Criteria for admission of supervisors

arctic council
arctic council

In determining the suitability of the council for an applicant’s supervisor level, the council shall take into account, among other things, the extent to which the supervisor:

  • Accepts and supports the objectives of the Arctic Council as defined in the Ottawa Declaration.
  • The sovereignty of the Arctic state in the Arctic region recognizes sovereign rights and jurisdiction.
  • That is why India has officially recognized the territorial jurisdiction and sovereign rights of the Arctic countries.
  • It recognizes that a comprehensive statutory structure applies to the Arctic Ocean, including prominently the Law of the Sea (UNCLOS), and this structure provides a solid foundation for the responsible management of this ocean.
  • India has also accepted the law of the sea as a means of administration of the Arctic, stating that the jurisdiction over the continental strip and both seaways and marine resources will predominantly be held by these eight Arctic countries.
  • Respect the values, interests, culture and tradition of the indigenous people of the Arctic and other Arctic inhabitants.
  • Demonstrated political willingness to contribute to the actions of permanent partners and other Arctic indigenous people as well as financial prowess.
  • Demonstrated expertise in the Arctic Council’s works and interest in the Arctic.
  • Demonstrated solid interest in the Arctic Council and support for the Council’s actions, including engaging with member states and permanent partners to address Arctic concerns with global policy making bodies.
arctic region
arctic region

Procedure of council

The council functions mainly in six working groups:

  • Arctic Contaminant Action Program (ACAP): It acts as a vigorous and supportive system to encourage national actions in reducing emissions and release of other pollutants. Arctic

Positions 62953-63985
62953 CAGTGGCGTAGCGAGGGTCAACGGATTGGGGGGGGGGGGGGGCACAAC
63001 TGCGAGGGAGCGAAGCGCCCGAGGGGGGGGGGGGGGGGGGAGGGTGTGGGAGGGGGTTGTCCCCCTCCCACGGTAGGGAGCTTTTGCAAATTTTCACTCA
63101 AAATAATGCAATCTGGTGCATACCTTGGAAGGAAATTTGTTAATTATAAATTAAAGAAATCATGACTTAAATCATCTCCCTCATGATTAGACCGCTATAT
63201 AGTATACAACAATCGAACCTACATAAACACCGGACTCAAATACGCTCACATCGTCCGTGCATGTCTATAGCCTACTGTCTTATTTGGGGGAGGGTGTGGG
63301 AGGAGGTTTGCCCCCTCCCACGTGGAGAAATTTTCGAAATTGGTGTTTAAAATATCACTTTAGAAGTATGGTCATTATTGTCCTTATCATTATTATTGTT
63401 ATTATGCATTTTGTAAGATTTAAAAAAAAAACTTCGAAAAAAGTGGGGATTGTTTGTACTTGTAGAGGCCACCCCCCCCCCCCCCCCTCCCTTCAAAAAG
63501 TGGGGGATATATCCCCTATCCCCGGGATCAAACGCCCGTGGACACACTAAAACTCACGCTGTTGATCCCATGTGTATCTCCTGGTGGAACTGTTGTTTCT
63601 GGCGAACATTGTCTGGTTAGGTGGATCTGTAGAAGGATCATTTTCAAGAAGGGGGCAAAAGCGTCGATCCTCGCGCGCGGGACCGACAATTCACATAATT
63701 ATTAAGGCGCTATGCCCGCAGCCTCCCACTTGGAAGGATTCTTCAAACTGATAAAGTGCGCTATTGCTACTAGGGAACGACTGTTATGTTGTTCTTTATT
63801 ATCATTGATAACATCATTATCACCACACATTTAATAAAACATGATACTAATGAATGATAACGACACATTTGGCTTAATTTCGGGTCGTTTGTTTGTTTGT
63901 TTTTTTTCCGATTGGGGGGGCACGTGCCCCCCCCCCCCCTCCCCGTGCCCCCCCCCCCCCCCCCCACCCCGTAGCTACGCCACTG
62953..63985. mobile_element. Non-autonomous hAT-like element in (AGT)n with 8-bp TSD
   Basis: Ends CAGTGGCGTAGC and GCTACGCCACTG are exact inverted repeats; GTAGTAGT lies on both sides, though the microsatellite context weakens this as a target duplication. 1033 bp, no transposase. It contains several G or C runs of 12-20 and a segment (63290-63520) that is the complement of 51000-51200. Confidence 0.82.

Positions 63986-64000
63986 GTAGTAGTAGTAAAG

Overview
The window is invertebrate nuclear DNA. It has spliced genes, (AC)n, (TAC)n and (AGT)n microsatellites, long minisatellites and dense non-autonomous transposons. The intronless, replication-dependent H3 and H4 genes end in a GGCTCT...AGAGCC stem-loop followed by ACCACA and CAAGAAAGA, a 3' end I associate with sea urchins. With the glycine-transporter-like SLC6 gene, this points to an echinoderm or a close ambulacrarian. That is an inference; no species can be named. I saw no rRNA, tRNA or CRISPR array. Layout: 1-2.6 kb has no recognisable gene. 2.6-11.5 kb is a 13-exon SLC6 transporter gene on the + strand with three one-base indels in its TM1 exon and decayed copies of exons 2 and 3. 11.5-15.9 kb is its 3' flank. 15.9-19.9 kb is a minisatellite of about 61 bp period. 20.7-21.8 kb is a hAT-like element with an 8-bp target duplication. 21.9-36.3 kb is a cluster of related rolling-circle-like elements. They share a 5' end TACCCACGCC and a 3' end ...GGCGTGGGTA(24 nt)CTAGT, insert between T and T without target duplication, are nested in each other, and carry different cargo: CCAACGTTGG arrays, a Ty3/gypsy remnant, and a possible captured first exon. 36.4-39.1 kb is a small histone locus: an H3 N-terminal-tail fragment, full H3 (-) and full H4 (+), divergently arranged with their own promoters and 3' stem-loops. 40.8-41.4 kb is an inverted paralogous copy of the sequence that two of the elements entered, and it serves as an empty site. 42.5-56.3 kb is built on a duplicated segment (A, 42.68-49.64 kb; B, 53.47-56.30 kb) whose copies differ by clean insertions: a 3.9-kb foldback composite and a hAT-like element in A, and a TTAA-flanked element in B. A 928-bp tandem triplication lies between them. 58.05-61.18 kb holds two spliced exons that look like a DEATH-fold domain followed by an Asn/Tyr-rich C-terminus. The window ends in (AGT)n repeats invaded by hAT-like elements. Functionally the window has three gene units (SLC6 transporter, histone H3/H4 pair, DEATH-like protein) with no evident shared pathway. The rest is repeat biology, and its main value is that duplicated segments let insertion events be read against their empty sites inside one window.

• Monitoring and Assessment Program (AMAP): It monitors the Arctic environment, ecosystem and human population and provides scientific advice to help governments deal with the adverse effects of pollution and climate change.
  • Arctic Flora and Fauna Conservation Working Group (CAFF): It works for the conservation of Arctic biodiversity by ensuring the sustainability of Arctic bioresources.
  • Emergency Prevention, Preparedness and Response Working Group (EPPR): It works to protect the Arctic environment from the impact or danger of accidentally released pollutants or radionuclides.
  • Arctic Marine Environmental Defense (PAME) Working Group: This is the focal point of the activities of the Arctic Council which is concerned with the protection and sustainable use of the Arctic marine environment. Sustainable Development Working Group (SDWG): It works for sustainable development in the Arctic region and improving the condition of Arctic communities as a whole.

Council Functions

  • The Arctic Council’s assessments and recommendations are the result of analyzes and efforts by working groups.
  • Decisions of the Arctic Council are made by consensus among the eight Arctic countries as well as with full consultation and participation from permanent partners.
  • The presidency of the Arctic Council moves between the Arctic countries every two years.
  • Canada (1996–1998) was the first country to hold the post of president of the Arctic Council.
  • The country currently holding the post of president is Iceland (2019-2021).

Arctic Council Achievements

  • The Arctic Council regularly presents comprehensive, pioneering environmental, ecological and social assessments by its working groups.